enables them to use the funds in this way (paragraph 85).
Chapter 5: Using EU funds to prepare young people
A HOLISTIC APPROACH
184. The successful provision of support to young
people to prepare them for work demands a holistic approach centred
around the individual. Key issues specific to each individual,
such as their access to transport, the need for a safe and welcoming
environment at home and in the workplace, criminal records, learning
difficulties and other personal considerations, need to be taken
into account (paragraph 89).
185. In recent years a number of factors, including
an increase in the number of small businesses with limited resources,
have resulted in a move towards the expectation that young people
should be 'work-ready', rather than being trained 'on the job'.
We welcome the focus in the European Regional Development Fund
Regulations on supporting SMEs so that they can take on apprentices
186. We welcome the efforts made at EU level
to address the skills mismatch, via the introduction of the EU
Skills Panorama. We recognise that the skills mismatch is a particular
problem in the UK, resulting in particularly high unemployment
rates amongst low-skilled young unemployed people. We therefore
recommend that the UK Government integrate the EU Skills Panorama
into careers services provided at a national level, through schools,
job centres and online resources (paragraph 102).
187. We agree with the European Council that
a greater focus on Information and Communications Technology (ICT)
skills is necessary, particularly as the ICT sector is currently
experiencing a skills shortage. However, we caution against an
over-concentration in this area, at the expense of other emerging
sectors. The UK Government could use the European Social Fund
and European Regional Development Fund to support enhanced provision
of both basic and higher level ICT training and skills training
in general for young people in schools and businesses (paragraph 103).
188. There are a variety of sources of careers
advice which need to be coordinated. The UK Government should
continue to use the European Social Fund to support the National
Careers Service and extend its face-to-face element beyond the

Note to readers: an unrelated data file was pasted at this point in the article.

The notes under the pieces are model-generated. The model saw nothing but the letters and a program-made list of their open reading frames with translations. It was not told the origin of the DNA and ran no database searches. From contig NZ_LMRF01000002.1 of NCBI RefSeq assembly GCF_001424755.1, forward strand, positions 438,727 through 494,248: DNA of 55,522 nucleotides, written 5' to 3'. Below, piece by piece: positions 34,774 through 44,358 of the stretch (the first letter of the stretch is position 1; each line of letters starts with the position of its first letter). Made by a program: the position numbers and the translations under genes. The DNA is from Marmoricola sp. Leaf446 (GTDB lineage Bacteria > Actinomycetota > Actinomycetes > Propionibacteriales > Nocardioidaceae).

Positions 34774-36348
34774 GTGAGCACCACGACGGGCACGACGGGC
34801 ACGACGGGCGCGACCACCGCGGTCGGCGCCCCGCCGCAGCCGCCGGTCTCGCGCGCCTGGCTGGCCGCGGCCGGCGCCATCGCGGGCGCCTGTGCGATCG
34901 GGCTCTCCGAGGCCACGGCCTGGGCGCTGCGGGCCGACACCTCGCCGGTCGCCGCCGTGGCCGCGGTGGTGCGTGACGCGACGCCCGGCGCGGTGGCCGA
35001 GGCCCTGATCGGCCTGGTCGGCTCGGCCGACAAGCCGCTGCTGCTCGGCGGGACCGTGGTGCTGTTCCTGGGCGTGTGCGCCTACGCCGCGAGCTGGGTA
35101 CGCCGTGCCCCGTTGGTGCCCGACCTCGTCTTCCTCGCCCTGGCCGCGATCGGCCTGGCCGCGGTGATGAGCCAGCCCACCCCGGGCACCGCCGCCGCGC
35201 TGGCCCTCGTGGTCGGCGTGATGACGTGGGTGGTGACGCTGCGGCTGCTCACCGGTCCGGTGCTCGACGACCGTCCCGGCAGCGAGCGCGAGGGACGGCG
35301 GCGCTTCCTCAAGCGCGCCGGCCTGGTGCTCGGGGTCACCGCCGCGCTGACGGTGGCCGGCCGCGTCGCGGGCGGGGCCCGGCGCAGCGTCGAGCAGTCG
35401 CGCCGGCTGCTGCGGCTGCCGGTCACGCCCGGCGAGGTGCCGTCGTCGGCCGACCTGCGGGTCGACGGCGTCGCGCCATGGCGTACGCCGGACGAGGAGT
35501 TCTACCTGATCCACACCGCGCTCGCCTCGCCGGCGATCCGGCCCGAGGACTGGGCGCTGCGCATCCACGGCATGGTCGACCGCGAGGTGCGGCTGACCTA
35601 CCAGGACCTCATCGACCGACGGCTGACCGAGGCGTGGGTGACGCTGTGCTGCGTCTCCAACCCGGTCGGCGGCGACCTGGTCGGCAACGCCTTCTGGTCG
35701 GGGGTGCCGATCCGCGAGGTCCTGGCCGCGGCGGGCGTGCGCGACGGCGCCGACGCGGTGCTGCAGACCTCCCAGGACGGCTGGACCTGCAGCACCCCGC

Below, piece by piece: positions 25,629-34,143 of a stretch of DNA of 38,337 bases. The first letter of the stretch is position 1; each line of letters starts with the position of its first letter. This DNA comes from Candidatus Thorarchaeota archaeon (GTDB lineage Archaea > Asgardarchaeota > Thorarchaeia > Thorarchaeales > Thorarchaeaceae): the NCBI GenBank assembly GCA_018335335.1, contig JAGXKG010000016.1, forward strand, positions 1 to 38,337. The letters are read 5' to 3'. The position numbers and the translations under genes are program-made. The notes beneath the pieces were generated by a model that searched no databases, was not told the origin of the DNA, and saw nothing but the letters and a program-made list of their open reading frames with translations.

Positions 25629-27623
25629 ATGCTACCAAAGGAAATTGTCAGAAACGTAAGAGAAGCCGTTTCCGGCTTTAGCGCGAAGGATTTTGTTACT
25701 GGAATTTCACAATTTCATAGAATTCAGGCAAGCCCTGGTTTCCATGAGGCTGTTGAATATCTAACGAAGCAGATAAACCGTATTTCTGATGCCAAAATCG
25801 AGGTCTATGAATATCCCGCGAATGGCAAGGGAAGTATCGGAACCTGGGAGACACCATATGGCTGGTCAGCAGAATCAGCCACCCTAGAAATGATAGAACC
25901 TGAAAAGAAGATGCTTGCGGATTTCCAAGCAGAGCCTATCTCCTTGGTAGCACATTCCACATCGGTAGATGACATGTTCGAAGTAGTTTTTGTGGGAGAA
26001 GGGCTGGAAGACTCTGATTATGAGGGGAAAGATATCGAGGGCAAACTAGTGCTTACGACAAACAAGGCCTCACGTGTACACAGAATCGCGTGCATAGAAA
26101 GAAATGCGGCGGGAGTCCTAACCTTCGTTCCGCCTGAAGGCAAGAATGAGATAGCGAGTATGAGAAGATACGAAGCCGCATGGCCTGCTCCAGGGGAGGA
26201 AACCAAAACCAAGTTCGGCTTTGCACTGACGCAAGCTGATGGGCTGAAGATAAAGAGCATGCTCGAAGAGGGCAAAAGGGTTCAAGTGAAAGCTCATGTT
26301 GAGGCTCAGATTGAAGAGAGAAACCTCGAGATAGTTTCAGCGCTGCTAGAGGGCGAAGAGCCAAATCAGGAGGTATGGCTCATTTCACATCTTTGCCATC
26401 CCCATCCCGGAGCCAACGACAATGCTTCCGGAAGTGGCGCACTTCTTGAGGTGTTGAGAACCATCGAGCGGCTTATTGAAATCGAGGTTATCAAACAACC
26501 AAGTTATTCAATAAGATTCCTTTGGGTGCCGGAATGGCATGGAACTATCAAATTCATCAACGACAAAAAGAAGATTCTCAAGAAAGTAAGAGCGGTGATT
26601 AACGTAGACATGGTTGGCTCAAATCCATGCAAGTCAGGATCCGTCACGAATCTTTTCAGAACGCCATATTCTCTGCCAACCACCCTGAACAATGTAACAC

12 centres currently offered. They should also encourage use of
the European Social Fund to improve labour market knowledge at
earlier stages in young people's progression through education
and training. One way of doing this would be by continuing to
make support available to NEET young people. The National Careers
Service should act as a 'one stop shop' to refer young people
to the different sources of careers advice (paragraph 110).
189. We also recommend that the UK Government
use the European Social Fund and the European Regional Development
Fund to enable businesses to connect with schools in order to
provide careers advice. This could be facilitated through business
representation in Local Enterprise Partnerships (paragraph 111).
Chapter 6: The job market for youth in the EU
190. We consider that greater flexibility in
the labour market, such as zero-hours contracts, can provide opportunities
for young people to gain work experience and help to reduce high
levels of youth unemployment. Concerns about the exploitation
of workers and unfair working practices should be mitigated by
the proper implementation of existing EU and national legislation
to protect workers' rights, such as minimum wage levels (paragraph 115).
APPRENTICESHIPS AND TRAINEESHIPS
191. We conclude that the development of a variety
of career pathways, including apprenticeships, traineeships and
internships, is important in reducing youth unemployment in Europe.
However, we are concerned about the proliferation of schemes being
identified as apprenticeships but whose quality and applicability